What do the early 19th century dyers of acid green fabrics and the Mad Hatter have in common? Mercury poisoning, and that's why acid greens are also called poison greens.
Acid greens may have yellow or black or dark brown motifs, or a combo.
I happen to love this color of fabric, but it can appear gaudy to contemporary eyes when placed next to the beautiful fondue printed plaids and serpentine chintz prints in mid-19th century quilts. It's easier on the eyes later in the century when placed next to jewel tone double pinks and dark browns and chocolates. (Did you see project Runway last week? They used Hershey chocolate products and premiums as their 'fabric" for the challenge. Great show! It will be re-run this Wed. before the new show if you missed it)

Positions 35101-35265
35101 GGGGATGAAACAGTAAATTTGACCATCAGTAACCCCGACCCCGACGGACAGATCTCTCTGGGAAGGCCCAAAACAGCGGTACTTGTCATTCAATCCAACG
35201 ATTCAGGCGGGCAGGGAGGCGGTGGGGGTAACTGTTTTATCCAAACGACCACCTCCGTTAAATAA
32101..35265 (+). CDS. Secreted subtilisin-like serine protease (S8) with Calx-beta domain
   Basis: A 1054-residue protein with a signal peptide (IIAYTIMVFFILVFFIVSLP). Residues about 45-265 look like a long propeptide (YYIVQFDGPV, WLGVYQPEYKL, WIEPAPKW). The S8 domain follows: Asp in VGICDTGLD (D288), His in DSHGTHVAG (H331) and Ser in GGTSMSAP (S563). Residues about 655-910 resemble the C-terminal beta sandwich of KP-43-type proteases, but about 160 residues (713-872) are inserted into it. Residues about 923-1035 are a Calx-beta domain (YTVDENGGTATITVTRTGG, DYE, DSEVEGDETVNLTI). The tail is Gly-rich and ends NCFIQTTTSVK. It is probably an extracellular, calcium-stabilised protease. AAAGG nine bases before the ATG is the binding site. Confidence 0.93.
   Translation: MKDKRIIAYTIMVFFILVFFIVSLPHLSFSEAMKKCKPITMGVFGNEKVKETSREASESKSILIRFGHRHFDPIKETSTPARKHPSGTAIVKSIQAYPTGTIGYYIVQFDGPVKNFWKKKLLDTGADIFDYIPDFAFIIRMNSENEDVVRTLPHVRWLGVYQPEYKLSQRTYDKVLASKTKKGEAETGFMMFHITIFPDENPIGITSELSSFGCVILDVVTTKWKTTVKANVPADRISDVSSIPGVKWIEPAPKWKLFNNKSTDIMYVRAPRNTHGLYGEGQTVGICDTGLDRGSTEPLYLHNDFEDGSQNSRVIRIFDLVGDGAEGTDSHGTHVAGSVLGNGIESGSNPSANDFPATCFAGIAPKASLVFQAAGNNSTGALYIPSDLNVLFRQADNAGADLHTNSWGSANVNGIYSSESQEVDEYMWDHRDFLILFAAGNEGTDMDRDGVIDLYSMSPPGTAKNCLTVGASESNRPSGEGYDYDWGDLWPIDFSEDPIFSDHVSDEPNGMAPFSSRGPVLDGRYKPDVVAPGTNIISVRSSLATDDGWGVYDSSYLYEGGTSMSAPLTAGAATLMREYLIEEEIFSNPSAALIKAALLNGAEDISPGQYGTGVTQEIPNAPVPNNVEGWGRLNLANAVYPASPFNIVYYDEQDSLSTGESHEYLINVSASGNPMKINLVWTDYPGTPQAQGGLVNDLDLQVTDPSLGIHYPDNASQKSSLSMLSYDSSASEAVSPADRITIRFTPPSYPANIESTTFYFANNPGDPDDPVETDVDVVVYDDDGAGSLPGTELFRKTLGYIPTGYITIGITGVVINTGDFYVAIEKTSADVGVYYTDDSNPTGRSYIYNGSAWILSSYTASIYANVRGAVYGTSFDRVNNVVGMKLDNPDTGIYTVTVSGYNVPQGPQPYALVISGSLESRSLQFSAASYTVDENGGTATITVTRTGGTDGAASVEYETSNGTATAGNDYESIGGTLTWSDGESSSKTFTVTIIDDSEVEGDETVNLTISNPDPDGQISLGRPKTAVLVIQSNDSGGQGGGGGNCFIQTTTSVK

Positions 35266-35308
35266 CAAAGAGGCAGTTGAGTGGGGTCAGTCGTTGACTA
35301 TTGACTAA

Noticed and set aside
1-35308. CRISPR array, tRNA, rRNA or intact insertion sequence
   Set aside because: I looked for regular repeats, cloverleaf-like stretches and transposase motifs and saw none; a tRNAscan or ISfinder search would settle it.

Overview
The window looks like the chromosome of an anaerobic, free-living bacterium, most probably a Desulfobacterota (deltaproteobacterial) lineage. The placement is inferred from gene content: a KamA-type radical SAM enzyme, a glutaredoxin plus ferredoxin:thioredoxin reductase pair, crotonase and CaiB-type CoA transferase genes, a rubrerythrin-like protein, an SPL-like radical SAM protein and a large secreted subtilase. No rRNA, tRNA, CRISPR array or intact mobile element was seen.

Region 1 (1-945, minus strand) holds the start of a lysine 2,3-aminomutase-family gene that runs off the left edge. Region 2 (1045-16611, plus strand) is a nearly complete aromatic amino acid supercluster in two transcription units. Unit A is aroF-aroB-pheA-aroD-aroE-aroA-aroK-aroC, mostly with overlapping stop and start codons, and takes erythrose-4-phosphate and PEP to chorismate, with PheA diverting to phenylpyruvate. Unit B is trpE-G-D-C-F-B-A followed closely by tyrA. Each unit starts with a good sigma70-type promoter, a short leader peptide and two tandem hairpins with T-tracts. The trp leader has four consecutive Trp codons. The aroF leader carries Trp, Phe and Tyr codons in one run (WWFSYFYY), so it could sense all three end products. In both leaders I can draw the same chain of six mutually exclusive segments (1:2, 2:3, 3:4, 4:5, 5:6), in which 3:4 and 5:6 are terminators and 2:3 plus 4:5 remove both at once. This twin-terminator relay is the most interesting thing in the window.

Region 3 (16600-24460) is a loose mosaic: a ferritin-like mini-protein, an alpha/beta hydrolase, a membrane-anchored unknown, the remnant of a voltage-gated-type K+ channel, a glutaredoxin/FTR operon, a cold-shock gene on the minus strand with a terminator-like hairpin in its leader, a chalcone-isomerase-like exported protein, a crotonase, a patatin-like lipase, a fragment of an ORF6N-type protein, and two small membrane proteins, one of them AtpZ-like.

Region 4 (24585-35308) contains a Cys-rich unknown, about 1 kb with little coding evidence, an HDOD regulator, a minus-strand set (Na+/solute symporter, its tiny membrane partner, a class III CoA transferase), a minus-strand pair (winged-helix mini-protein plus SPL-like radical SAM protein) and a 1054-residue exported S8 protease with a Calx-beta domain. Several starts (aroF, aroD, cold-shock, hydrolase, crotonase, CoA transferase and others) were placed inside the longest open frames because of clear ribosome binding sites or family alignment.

In fact, acid green prints with pink fabrics were a very popular two-color quilt combo in the 1880s. I have a robbing Peter to pay Paul quilt like this, and a scrap basket pieced blocks quilt in this combo with a rust madder brown for the scraps from this time period. Currently the scrap basket quilt is on a Victorian bed in a local museum, Carpinteria Historical Society Museum. RPtoPP is needing to get out more, he has been packed up for too long. I haven't ever taken him on a teaching trip, and I adopted him in 1993 or so.
Read more about mercury poisoning's interesting past in New York's hat manufacturing business in The Mad Hatter Mercury Mystery, by Peg Van Patten.